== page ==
Mr. Radley believes that they should be inside praying and reading the Bible and that anything enjoyable is a sin, so they keep to themselves.
5. What causes Scout to question "pulpit Gospel"? How does her questioning relate to Miss Maudie?
She loses her confidence in "pulpit Gospel" because she can't imagine Miss Maudie being the type of person to burn in hell with her flowers.
6. As Scout and Miss Maudie talk about religion, Scout explains how Atticus defines God; what does she say?
Atticus says that God is "loving folks like you love yourself."
7. When Miss Maudie says "but sometimes the Bible in the hand of one man is worse than a whiskey bottle in the hand of-oh of your father." What person is she criticizing, and what is the point of her criticism?
She's criticizing Mr. Radley. She is saying that anything can be a tool of destruction in the wrong person's hand.
8. The children view Boo Radley as a strange and frightening figure. How do Miss Maudie and Atticus view him? What do they say about him?
Miss Maudie and Atticus say and view Authur as always nice and pleasant.
9. How do Jem and Dill plan to send a note to Boo Radley? What does the note say? According to Dill, what is the reason for sending the note?
They will send a fishing pole to pass him the note that asks him to come out of the house. They do this to find out about him first hand.
Chapter 6 Questions
Chapter 6 Answers
1. Describe what Jem, Scout, and Dill do in the Radley's yard at the beginning of chapter 6. What do they see that makes them run away?
They decided to look into the windows at the Radley's place to see if they can see Boo. They run when they see a person's shadow walking toward them.
2. What happens to Jem's pants? What excuse does Dill make up to explain the situation?
He looses them in a wire fence when he's trying to run away. Dill says he won them in a game of strip poker.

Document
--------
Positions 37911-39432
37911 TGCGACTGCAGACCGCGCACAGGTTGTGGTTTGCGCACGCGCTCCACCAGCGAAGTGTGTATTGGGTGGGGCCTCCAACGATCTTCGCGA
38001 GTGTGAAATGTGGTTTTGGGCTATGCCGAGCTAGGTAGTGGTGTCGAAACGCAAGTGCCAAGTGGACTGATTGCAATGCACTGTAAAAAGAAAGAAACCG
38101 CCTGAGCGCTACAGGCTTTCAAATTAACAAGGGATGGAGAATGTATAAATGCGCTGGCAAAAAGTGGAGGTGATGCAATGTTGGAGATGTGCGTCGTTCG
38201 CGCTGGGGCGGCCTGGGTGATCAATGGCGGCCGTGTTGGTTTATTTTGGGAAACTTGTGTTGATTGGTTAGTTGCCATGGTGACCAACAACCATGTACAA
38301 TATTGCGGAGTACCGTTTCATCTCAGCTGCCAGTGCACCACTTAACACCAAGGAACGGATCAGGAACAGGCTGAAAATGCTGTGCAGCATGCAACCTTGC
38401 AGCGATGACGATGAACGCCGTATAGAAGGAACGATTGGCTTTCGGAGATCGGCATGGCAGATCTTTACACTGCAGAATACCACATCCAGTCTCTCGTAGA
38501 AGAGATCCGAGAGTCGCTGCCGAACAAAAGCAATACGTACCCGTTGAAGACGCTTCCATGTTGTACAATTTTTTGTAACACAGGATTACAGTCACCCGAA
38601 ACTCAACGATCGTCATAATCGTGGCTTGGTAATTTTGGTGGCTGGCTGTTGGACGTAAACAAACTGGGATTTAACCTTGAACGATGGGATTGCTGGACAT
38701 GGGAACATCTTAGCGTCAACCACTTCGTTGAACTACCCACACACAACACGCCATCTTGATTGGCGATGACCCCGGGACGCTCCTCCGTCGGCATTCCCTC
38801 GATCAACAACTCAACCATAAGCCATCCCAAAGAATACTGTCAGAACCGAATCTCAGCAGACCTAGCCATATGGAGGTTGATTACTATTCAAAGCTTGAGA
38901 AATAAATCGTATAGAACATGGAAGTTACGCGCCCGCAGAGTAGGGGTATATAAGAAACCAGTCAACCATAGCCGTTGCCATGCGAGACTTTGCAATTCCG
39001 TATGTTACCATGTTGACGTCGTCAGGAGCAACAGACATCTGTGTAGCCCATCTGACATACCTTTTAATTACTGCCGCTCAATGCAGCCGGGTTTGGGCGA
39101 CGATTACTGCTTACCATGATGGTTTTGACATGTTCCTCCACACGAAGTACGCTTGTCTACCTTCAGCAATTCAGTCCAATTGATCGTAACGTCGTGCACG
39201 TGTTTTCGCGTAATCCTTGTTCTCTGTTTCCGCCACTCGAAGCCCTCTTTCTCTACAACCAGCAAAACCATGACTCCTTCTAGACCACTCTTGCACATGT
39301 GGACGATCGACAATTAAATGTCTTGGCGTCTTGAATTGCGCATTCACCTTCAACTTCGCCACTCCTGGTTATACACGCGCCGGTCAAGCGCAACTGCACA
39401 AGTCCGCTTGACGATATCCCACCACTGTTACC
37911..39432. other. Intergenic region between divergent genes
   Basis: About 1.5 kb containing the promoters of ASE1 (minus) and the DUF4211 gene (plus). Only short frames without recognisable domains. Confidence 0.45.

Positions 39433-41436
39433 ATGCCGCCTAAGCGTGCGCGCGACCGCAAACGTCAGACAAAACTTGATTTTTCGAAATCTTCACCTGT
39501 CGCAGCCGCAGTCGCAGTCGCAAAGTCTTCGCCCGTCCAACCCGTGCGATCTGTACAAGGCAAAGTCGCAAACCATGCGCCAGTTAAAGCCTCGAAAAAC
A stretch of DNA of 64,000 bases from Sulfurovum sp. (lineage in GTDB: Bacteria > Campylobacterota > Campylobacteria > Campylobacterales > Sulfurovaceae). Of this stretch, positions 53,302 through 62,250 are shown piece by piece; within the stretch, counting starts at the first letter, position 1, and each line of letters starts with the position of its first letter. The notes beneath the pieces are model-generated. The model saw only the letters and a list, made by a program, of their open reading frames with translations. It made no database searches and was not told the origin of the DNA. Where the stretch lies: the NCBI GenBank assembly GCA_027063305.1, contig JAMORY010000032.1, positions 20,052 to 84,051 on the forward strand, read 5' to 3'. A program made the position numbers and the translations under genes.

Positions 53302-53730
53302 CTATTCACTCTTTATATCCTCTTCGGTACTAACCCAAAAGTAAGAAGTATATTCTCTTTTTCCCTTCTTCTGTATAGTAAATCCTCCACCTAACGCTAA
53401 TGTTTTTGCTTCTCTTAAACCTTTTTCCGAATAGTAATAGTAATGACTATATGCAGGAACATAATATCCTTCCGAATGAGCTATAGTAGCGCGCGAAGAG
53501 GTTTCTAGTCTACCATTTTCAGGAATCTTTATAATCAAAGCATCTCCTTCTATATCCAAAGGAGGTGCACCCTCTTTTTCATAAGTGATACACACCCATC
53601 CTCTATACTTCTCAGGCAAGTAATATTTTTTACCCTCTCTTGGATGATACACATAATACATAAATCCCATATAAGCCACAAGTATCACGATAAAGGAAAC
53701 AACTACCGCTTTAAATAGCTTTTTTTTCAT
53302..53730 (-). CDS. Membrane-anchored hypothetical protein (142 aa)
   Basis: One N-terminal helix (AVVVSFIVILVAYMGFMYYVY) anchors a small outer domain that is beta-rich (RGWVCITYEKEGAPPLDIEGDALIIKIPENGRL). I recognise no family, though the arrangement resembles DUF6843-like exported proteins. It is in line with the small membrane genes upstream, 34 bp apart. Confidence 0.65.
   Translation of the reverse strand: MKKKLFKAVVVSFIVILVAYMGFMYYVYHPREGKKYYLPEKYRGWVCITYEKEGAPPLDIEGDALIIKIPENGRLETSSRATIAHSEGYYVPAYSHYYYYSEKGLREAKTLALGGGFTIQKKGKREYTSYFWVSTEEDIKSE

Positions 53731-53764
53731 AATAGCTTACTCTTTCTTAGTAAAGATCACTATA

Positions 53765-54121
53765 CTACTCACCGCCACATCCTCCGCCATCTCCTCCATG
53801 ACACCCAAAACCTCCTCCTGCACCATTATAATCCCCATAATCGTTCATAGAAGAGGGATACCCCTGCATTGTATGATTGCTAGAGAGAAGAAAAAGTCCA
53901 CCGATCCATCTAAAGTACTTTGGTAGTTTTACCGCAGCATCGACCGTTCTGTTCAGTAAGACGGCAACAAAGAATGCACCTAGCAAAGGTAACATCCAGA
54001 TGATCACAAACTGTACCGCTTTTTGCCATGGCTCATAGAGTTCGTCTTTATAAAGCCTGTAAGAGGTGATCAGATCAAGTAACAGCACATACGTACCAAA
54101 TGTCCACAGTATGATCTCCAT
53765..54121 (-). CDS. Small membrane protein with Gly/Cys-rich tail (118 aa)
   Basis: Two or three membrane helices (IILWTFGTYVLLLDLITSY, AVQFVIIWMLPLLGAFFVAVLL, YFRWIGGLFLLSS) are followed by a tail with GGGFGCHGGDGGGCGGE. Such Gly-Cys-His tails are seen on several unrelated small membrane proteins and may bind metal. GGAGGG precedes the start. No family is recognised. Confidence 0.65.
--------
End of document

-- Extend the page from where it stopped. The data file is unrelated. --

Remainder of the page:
3. Scout is unable to sleep because she is so scared. How does she describe her sleepless night? Identify an example of personification in her description.
(Personification is a human trait given to a non-living object.)
"The chinaberry trees were malignant, hovering, alive." Everything she hears haunt her because she is scared that Boo Radley is coming after her.
4. Why is it important to Jem to get his pants before morning, even though the mission is dangerous?
He doesn't want to disappoint Atticus since he would be caught in his lie without the pants.
5. Jem has decided that what he, Scout, and Dill did was wrong. What might account for Jem's change of heart? How does Scout feel about it?
He regrets being reckless and realizes that he was endangering them all since Nathan Radley shot at them.
Chapter 7 Questions
Chapter 7 Answers
1. Jem has been acting odd ever since he went to retrieve his pants from the Radley's fence. What surprised him that night, and why is he frightened by it?
Jem found his pants neatly folded and the rip was sewed up. He thinks the person knew what he was thinking and knew what he was going to do.
2. In chapter 7, Scout and Jem find several more items in the knot-hole of the tree. Briefly list the things that they find. which item do they consider their "biggest prize"?